An annual tradition started earlier than normal this year: P.J. Fleck’s name mentioned for a vacant college football head coaching job.

On Monday, the Gophers head football coach was linked to the newly opened job at Southern Cal. It was like clockwork after Fleck was associated with Tennessee’s opening after last season and with Florida State two years ago.

This week, Fleck’s name was brought up after Clay Helton was fired and lists of potential candidates were published immediately. The list of possible successors happened so quick, Helton’s personal belongings might have still been inside his old office in Los Angeles.

Having heard the song before, we know the steps to this dance.

Fleck’s current seven-year contract was signed in November 2019 and runs through the 2026 season, but it was written to make it easier for him to leave after the 2020 season.

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Fleck received a raise from $3.6 million to $4.6 starting in 2020 — with $50,000 increases coming annually. The buyout for him to leave was set at $10 million for the first year in 2020 and fell to $4.5 million in 2021 and will go to $3 million in 2022-23.

A $4.5 million buyout is a smaller price of doing business for a traditional and well-funded program such as USC, and that’s why the Fleck’s buyout figure started off higher to ward off suitors.

The Gophers’ 2021 schedule sets up for them to go on a winning streak, starting at noon Saturday when Minnesota (1-1) faces Colorado (1-1) in Boulder. The Gophers will then be a big favorite against Bowling Green in the final nonconference game, and Minnesota doesn’t face a ranked Big Ten opponent in their next five conference games into mid-November.

If the Gophers are, say, 8-1 or 7-2, they will likely be ranked in the Top 25, and if USC’s search continues, Fleck’s link to So Cal could grow bigger.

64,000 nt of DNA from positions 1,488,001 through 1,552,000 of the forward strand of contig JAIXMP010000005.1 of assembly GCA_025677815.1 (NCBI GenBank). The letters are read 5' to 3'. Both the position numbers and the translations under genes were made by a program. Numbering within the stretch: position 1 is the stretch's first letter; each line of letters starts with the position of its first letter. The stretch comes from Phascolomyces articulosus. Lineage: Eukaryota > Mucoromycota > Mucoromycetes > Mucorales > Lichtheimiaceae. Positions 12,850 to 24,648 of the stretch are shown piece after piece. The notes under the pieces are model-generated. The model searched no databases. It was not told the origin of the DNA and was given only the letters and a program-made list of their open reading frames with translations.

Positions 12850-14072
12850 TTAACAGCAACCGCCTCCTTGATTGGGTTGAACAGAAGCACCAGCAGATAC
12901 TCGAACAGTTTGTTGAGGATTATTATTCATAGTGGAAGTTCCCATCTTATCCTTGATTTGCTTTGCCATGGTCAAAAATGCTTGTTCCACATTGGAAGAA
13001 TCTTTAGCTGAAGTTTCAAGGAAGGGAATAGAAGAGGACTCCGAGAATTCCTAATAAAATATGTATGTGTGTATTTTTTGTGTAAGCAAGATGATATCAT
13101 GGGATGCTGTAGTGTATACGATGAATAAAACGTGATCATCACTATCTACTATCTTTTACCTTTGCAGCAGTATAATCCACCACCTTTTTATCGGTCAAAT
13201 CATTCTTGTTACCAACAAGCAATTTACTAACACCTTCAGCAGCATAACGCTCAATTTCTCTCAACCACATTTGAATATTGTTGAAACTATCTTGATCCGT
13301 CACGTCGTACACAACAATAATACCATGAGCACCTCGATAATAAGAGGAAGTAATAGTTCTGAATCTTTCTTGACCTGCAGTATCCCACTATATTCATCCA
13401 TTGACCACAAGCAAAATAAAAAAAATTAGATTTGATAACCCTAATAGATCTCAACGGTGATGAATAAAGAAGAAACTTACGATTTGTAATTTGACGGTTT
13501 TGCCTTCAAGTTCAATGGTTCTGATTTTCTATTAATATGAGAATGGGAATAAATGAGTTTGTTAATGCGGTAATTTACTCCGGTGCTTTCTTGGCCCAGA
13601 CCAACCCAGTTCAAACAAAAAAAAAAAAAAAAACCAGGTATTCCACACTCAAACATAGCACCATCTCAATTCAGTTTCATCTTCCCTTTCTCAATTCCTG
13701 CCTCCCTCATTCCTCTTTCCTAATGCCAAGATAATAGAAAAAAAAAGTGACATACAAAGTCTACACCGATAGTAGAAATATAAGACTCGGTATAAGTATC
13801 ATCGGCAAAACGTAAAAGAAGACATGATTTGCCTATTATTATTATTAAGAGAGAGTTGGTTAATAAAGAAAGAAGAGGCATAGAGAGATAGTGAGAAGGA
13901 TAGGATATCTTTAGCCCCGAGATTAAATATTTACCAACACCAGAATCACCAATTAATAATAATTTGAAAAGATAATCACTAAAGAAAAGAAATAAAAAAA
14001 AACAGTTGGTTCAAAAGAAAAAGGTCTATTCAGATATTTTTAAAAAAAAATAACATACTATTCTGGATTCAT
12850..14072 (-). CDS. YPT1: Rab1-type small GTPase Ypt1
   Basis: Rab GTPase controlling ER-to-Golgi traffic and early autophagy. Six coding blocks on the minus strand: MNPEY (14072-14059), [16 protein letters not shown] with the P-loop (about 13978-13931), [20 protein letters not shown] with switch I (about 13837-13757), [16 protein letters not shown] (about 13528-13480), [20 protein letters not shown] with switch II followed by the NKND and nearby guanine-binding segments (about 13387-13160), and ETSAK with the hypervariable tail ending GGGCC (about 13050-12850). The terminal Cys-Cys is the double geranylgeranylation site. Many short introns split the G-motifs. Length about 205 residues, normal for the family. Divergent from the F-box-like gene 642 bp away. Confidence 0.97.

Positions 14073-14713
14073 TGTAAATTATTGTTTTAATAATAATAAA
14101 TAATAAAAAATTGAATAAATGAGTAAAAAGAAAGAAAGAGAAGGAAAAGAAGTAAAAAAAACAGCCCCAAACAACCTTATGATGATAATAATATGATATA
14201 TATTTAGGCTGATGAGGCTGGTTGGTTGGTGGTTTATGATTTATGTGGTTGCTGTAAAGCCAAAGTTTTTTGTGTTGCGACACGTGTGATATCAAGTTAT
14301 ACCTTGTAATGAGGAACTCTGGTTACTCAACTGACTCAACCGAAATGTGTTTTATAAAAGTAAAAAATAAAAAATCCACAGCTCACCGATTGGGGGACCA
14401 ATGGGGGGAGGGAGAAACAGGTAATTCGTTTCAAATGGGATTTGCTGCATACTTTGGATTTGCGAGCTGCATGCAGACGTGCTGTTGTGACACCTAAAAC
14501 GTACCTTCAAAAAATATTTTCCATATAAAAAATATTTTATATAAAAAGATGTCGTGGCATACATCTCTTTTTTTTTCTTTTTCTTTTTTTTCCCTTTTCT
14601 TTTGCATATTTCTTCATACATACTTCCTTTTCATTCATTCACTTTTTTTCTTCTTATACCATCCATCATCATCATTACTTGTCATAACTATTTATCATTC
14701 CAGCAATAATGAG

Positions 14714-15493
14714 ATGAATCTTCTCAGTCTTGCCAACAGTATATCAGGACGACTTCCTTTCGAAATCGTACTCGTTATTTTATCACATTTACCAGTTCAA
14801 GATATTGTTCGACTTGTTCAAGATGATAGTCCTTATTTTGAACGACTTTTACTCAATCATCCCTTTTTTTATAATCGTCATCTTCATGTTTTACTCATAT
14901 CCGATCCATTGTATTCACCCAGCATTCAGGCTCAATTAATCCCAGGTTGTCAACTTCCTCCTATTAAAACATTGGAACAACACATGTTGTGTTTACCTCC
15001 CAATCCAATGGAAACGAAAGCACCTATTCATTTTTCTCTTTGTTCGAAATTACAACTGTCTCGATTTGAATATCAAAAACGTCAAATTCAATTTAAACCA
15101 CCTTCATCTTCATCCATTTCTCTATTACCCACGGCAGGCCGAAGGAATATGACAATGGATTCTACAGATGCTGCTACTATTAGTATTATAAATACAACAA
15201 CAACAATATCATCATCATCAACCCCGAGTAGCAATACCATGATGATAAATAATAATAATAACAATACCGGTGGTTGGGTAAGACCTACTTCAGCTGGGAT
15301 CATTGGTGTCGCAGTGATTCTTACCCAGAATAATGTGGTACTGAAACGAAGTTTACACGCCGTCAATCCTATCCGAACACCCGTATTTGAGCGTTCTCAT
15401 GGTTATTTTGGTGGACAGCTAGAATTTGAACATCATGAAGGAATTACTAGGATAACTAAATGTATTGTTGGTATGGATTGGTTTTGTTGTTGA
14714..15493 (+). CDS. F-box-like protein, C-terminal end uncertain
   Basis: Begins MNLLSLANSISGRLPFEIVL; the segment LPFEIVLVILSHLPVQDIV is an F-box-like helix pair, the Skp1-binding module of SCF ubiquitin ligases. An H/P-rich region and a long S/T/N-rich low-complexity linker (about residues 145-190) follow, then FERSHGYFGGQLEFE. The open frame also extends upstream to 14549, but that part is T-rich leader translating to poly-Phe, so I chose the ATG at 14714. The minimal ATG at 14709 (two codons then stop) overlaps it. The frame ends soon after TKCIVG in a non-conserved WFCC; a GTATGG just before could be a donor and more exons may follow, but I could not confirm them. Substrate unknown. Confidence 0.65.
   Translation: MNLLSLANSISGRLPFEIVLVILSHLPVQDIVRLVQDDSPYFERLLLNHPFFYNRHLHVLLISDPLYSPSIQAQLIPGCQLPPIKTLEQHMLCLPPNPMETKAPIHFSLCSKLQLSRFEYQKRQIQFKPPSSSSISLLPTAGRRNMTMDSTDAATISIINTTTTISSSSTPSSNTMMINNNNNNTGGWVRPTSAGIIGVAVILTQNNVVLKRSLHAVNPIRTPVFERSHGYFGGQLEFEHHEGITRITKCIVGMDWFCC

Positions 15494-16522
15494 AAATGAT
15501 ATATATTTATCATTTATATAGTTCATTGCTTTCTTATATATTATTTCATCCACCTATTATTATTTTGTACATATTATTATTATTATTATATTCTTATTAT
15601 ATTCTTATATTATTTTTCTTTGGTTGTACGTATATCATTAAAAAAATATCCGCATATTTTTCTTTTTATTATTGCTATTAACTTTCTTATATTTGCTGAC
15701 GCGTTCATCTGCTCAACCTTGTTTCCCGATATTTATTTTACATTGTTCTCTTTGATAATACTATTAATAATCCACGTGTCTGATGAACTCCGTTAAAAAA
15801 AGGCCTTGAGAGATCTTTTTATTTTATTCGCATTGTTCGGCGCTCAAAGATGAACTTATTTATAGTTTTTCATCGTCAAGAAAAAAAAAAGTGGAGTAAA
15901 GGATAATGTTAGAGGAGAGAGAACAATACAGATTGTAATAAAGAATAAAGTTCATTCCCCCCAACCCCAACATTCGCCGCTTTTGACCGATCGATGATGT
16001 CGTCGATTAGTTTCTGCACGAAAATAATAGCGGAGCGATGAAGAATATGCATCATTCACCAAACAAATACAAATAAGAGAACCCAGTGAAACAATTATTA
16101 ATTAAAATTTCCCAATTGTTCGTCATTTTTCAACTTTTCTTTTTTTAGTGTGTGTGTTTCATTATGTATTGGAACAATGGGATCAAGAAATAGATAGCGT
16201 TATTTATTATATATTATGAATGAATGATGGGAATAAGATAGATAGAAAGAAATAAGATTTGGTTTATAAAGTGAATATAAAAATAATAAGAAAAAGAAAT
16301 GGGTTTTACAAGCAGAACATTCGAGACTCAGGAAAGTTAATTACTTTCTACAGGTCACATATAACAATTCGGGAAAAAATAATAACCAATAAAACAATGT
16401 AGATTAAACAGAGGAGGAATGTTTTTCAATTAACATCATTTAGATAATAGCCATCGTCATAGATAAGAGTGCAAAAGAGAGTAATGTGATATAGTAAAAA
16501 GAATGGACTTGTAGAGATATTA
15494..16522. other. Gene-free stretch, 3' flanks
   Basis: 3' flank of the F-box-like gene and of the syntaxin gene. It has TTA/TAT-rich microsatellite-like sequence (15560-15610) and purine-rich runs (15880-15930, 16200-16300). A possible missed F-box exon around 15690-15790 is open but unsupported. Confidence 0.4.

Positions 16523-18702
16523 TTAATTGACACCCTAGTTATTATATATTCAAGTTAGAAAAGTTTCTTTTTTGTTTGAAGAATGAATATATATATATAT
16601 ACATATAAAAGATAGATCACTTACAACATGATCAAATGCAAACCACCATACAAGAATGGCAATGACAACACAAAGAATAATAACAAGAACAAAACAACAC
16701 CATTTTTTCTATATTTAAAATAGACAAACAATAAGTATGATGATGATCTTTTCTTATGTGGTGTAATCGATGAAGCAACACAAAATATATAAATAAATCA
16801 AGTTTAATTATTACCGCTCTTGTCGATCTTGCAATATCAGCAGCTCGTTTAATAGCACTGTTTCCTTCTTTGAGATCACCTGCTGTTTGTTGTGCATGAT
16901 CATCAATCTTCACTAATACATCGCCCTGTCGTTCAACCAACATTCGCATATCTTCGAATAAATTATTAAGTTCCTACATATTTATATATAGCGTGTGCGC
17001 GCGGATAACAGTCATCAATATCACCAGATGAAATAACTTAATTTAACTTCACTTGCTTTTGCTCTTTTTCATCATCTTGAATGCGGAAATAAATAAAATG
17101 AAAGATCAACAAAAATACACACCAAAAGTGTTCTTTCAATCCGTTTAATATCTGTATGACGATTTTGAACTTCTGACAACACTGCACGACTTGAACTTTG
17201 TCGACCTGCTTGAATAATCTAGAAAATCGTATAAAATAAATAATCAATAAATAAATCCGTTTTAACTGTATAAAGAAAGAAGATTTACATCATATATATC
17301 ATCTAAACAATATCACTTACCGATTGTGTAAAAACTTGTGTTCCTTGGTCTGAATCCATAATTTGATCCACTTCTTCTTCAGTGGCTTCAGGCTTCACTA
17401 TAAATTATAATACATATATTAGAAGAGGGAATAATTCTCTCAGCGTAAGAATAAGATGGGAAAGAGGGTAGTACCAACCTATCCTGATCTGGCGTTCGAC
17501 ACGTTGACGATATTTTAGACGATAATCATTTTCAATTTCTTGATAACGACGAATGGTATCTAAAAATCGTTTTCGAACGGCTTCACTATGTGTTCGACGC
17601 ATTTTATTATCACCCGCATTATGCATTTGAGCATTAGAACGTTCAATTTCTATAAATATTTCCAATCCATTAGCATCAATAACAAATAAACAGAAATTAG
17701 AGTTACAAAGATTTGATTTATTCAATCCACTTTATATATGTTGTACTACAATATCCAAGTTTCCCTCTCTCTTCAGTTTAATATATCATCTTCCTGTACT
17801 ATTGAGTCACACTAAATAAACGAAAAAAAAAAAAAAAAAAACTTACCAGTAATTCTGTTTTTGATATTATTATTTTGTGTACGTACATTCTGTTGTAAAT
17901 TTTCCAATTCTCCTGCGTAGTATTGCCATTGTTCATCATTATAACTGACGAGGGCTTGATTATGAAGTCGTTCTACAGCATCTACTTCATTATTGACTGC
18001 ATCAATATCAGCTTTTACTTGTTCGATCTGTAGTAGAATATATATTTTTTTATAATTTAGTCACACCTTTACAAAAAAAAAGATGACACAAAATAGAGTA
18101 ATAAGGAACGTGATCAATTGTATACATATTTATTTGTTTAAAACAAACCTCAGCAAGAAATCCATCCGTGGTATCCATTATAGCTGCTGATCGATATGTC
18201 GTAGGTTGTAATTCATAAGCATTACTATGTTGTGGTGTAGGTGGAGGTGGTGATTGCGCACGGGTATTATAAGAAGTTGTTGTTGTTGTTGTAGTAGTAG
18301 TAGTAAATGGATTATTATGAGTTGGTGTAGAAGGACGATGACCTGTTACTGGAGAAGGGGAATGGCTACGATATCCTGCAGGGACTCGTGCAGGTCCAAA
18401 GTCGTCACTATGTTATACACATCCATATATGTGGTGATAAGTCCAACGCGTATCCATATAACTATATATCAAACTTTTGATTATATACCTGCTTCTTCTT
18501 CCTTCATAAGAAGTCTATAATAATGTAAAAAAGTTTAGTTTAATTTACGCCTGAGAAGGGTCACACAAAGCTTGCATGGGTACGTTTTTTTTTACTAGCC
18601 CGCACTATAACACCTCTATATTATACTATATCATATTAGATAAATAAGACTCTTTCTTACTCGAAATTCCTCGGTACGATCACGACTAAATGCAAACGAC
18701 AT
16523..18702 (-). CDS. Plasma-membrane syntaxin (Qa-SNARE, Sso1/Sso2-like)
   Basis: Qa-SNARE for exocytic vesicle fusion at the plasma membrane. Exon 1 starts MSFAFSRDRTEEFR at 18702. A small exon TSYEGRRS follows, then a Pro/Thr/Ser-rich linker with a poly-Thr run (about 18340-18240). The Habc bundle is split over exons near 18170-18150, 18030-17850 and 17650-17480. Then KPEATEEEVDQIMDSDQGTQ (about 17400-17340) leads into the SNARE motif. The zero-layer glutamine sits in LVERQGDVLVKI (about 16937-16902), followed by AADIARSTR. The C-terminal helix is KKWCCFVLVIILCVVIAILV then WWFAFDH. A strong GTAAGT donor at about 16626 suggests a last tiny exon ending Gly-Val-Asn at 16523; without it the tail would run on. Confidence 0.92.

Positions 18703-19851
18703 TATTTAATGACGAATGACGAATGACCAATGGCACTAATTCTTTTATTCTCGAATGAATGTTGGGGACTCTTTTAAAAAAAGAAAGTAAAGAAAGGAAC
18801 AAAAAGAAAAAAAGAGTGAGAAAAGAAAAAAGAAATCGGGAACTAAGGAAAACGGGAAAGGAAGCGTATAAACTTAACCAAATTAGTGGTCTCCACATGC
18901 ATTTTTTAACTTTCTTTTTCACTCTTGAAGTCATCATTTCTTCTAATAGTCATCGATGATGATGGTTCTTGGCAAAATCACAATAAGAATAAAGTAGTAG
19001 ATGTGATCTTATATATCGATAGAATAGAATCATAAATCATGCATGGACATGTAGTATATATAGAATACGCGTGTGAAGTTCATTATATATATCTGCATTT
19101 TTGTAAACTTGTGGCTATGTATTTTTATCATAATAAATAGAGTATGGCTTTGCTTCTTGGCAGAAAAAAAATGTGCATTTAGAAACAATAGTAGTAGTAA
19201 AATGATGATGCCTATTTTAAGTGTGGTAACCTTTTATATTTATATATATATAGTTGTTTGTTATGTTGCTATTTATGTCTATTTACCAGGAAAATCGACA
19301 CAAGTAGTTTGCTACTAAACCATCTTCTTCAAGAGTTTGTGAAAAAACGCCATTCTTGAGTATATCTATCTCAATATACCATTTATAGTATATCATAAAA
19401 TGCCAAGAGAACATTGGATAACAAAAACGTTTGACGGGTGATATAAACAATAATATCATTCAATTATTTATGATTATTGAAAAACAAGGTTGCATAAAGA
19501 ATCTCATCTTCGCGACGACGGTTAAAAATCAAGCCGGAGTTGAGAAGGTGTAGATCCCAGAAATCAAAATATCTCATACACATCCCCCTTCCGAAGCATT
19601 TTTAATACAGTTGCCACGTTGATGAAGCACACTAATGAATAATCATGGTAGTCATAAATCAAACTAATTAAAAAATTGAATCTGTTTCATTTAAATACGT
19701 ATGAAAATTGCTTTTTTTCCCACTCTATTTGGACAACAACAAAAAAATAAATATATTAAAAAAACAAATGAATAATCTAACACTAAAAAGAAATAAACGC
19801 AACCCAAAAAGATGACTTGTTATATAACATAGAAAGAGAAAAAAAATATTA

This brings us back to 2019, when the Gophers started 8-0 for the first time since 1941. Fleck’s camp and the Gophers had been working on a new contract since Big Ten Media Days that July, and days before Minnesota knocked off No. 5 Penn State in early November, a new contract was announced.

Right now, the Fleck/USC rumors don’t have much substance to them and contract talks with Minnesota quiet, a source with direct knowledge said Tuesday. But that is expected to change later this season, and November is circled as a pivotal month. USC promoted Donte Williams to interim head coach on Monday and Trojans AD Mike Bohn is expected to look at other candidates first.

In August, Gophers AD Mark Coyle told the Pioneer Press: “Our goal is to keep (Fleck) here long term. P.J. and I get along really well. We have a really good relationship. He trusts me. I trust him completely. …We have a really good relationship. We are so fortunate to have him and (his wife) Heather here leading our program. He has been the ultimate change agent.”

Fleck took the Gophers to big heights in 2019, going 11-2 with a win in the Outback Bowl. Now in his fifth season at Minnesota, Fleck’s overall record is 27-20 and his .574 winning percentage is third-best among the 11 Minnesota coaches with at least 45 games. Only Bernie Bierman and Henry Williams had better marks, and both of those coaches led the Gophers before 1951.

But Fleck is just 15-20 in Big Ten Conference play and he’s 1-7 against rivals Wisconsin and Iowa. Fleck had the Gophers on an upward trajectory until 2020 when COVID-19 intervened and they finished 3-4 and declined a bowl bid.

That wouldn’t wow a USC fan base that seeks national championships, but Fleck’s ability to win at Western Michigan and Minnesota could be an enticing element.

If Minnesota is serious about stopping the yearly dance of Fleck possibly leaving and truly want to keep him long-term — as Coyle says — they will likely need to make bigger commitments toward Fleck’s salary and a bigger buyout figure over a longer timeframe. There also could be a request for a bigger salary budget for staff, and added resources for his program.

The USA Today coaches’ salary database, as of Nov. 2020, had Fleck’s salary ranking 24th in the country, but that came in eighth in the 14-team Big Ten. Less-successful coaches in the Big Ten West — Purdue’s Jeff Brohm and Nebraska’s Scott Frost — made more money than Fleck last year.